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Cleveland Clinic Journal of MedicineCorticosteroids: Giving and Taking Away

Corticosteroid Dilemma: Balancing Efficacy and Adverse Effects in Chronic Treatment

The editorial by Brian F. Mandell, MD, PhD, featured in the Cleveland Clinic Journal of Medicine, discusses the complex dual nature of corticosteroid use in clinical practice. Highlighting both the transformative effects and the potential for significant adverse outcomes, the piece draws on recent studies and longstanding clinical observations to discuss optimal strategies for managing corticosteroid therapy. This summary aims to distill key insights for physicians navigating the intricacies of prescribing these potent drugs.

Key Points:

  • Therapeutic Paradox: Corticosteroids are described as both highly beneficial and potentially harmful, capable of rapidly improving patient mobility and function, yet also leading to serious side effects with long-term use.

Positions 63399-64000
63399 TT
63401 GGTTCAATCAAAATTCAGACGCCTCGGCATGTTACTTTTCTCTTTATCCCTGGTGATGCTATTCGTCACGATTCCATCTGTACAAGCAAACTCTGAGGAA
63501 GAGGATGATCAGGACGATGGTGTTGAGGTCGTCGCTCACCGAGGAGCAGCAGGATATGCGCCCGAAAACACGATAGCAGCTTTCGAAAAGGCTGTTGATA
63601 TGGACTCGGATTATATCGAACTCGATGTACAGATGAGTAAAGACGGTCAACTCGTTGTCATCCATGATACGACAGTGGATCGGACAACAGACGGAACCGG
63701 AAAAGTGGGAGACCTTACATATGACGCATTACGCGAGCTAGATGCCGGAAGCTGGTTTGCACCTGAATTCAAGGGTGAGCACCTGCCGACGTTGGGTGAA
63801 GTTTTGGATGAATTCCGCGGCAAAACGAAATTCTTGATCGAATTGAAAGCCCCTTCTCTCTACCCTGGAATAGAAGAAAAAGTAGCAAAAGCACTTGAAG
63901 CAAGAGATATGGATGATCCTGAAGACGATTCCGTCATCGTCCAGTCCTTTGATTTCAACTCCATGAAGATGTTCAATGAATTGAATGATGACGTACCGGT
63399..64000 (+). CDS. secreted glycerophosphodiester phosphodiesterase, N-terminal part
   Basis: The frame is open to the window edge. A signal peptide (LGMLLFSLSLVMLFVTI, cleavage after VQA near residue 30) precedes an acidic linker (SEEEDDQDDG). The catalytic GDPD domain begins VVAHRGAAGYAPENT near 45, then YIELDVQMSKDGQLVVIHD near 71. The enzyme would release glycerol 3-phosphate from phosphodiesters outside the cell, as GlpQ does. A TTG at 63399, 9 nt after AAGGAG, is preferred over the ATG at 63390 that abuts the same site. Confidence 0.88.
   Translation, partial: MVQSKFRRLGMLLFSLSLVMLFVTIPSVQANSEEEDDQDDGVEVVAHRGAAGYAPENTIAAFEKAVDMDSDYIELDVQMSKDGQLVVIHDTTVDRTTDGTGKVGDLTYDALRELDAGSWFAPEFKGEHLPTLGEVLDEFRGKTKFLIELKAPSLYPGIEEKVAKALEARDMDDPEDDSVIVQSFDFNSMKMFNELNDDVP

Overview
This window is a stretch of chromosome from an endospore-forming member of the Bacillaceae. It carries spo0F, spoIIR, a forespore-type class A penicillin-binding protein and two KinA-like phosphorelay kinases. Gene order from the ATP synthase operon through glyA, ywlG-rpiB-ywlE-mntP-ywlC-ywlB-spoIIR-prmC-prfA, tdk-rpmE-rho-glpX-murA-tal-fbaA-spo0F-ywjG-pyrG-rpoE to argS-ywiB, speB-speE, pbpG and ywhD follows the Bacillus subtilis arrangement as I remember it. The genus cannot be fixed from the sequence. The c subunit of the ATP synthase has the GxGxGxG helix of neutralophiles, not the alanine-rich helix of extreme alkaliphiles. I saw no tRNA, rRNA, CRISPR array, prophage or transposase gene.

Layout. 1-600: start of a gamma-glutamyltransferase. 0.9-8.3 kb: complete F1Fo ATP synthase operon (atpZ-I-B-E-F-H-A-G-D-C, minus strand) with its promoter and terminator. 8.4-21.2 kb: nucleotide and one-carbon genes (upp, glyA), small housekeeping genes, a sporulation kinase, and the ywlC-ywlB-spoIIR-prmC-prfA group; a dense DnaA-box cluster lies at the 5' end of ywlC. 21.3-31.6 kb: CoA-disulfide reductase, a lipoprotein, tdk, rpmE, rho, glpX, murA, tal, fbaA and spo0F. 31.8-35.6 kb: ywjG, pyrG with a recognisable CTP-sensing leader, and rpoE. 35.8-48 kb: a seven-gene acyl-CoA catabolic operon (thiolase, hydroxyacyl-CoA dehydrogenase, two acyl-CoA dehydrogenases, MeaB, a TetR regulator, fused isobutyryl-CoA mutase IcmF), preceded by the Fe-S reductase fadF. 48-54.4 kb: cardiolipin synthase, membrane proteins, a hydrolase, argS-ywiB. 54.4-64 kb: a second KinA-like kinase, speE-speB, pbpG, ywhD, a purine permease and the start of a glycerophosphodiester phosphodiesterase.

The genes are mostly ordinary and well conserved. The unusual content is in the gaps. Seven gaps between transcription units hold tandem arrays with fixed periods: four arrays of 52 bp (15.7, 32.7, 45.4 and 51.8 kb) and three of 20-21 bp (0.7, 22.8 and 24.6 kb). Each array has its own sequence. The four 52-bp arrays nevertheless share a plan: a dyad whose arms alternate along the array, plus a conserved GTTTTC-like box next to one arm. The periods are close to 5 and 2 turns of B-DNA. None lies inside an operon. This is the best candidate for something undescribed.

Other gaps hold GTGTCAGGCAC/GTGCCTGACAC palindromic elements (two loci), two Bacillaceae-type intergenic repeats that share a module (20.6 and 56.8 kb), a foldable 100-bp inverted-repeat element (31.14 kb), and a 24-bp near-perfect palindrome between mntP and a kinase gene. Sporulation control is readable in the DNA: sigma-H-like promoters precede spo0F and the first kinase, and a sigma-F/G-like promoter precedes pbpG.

• Selected Studies: Two articles in the journal issue focus on contrasting aspects of corticosteroid use: their role in managing active infections like Pneumocystis jirovecii pneumonia and the challenges of glucocorticoid withdrawal syndromes.
  • Accepted Practices: Use of corticosteroids in treating severe infections such as bacterial meningitis and severe PJP in certain patients is now a reasonably accepted practice, despite ongoing concerns about dosage and specific corticosteroid types.
  • Risk of Infections: The use of mid- to high-dose corticosteroids increases susceptibility to infections, requiring careful patient monitoring.
  • Long-term Management: Recent clinical trials have prompted a reevaluation of the approach to long-term corticosteroid use, advocating for minimal usage to avoid systemic side effects.
  • Withdrawal Challenges: The process of tapering off corticosteroids involves complex clinical scenarios, including potential adrenal insufficiency and various withdrawal syndromes that often coexist.
  • Clinical Observations by Dixon and Christy (1980): The classic study outlined distinct withdrawal syndromes, such as symptomatic adrenal insufficiency and dependency on steroids, contributing to the understanding of patient responses to steroid tapering.
  • Practical Implications for Treatment: Physicians are cautioned against the overuse of steroids by patients, especially as dose reduction might worsen their condition without proper management strategies.

“In Dickensian terms, corticosteroids are the best of drugs and the worst of drugs. As I often tell patients, we will both love them and hate them.”
– Brian F. Mandell, MD, PhD

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